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Much of the current talk about the problems of Medicare misses the point. The proposals could end up "fixing" a successful program out of existence.

Before supporting any fix, remember:

Medicare has been a success

  • Medicare assures the elderly and people with disabilities that neither they nor their families will have to bear the full burden of their health care costs.
  • Seniors and people with disabilities appreciate Medicare and the uniform benefits it provides to everyone, regardless of income or where they live.
  • Medicare became necessary in the first place because health insurance companies were not meeting the needs of the elderly; that's why it was enacted by Congress in 1965.
  • Today, over forty years later, private insurance companies still aren't interested in serving the elderly and disabled. HMOs have pulled out of markets, increased premiums, and cut benefits – despite evidence that they are paid more than enough.

Any efforts to reform Medicare should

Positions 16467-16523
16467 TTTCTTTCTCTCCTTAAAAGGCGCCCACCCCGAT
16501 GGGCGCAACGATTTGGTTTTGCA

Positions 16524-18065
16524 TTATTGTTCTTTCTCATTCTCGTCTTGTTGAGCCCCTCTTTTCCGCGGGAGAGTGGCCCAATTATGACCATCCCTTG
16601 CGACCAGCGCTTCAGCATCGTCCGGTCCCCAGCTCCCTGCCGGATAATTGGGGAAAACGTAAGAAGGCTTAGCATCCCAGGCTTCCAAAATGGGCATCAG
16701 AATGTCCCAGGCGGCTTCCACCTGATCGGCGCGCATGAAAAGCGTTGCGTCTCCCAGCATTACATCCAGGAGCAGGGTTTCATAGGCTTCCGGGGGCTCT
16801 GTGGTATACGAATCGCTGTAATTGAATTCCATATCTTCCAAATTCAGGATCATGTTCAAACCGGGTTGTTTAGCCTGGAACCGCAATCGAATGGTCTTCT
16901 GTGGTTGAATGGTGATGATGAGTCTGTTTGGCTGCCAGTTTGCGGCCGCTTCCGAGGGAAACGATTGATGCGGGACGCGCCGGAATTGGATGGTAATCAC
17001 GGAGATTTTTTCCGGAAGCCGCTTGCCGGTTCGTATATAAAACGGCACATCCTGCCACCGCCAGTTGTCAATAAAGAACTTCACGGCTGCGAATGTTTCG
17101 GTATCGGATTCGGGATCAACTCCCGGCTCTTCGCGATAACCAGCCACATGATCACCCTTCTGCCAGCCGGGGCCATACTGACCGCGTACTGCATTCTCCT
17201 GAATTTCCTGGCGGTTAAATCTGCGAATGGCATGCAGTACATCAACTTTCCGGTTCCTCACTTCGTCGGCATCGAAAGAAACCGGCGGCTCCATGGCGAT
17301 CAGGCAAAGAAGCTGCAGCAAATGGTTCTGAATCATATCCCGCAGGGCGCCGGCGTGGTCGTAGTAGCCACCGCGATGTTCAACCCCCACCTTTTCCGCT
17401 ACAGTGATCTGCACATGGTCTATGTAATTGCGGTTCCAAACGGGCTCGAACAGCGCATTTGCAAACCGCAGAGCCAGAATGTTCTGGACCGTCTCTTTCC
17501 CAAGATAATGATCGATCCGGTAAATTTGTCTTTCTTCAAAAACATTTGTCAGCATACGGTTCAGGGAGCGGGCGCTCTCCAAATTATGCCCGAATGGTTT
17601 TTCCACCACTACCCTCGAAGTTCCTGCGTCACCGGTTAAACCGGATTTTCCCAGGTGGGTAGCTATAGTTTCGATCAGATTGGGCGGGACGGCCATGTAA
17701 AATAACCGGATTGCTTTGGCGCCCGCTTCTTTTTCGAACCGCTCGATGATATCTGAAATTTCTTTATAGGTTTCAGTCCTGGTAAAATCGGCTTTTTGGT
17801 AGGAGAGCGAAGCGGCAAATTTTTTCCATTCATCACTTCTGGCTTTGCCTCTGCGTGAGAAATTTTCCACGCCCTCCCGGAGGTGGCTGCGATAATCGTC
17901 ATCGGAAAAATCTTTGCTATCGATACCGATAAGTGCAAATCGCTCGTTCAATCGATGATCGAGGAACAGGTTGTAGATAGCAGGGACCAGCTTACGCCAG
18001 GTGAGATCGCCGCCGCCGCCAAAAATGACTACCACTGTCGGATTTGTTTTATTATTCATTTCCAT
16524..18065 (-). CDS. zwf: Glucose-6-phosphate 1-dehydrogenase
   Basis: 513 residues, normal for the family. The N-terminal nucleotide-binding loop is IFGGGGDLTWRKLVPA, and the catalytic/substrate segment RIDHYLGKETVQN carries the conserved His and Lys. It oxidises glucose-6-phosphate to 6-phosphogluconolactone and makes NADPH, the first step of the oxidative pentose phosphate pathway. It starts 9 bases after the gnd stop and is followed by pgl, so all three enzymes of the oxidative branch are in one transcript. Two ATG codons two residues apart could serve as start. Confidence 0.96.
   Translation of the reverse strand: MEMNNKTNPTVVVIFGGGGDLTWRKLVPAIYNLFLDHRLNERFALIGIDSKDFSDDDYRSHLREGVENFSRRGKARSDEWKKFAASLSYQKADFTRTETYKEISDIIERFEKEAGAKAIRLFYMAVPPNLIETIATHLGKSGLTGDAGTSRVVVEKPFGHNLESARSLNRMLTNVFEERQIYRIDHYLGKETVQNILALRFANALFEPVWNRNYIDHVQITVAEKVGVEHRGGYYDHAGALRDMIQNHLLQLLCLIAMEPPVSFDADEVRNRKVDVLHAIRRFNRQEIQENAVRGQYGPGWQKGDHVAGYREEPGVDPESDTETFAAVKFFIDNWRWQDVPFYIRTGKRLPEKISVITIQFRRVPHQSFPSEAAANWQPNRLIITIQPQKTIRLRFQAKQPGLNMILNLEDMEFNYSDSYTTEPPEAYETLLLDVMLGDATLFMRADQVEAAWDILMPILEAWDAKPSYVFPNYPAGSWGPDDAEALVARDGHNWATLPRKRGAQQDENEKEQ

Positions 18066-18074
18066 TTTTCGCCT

• Preserve a guaranteed set of benefits for all beneficiaries and include prescription drugs and long-term care services.
  • Provide plain and simple information about what Medicare covers, how to get necessary services, and what to do when individuals don't get the Medicare coverage or services they need.
  • Recognize the limits of private health insurance and managed care: they come and go depending on their economic interests. They are currently reducing access to services to Medicare beneficiaries, often leaving whole communities without a managed care option.

We must strive to make Medicare work for all by building on its established track-record of providing guaranteed benefits. Policy makers should make choices that keep Medicare a strong program with uniform benefits available to all beneficiaries.

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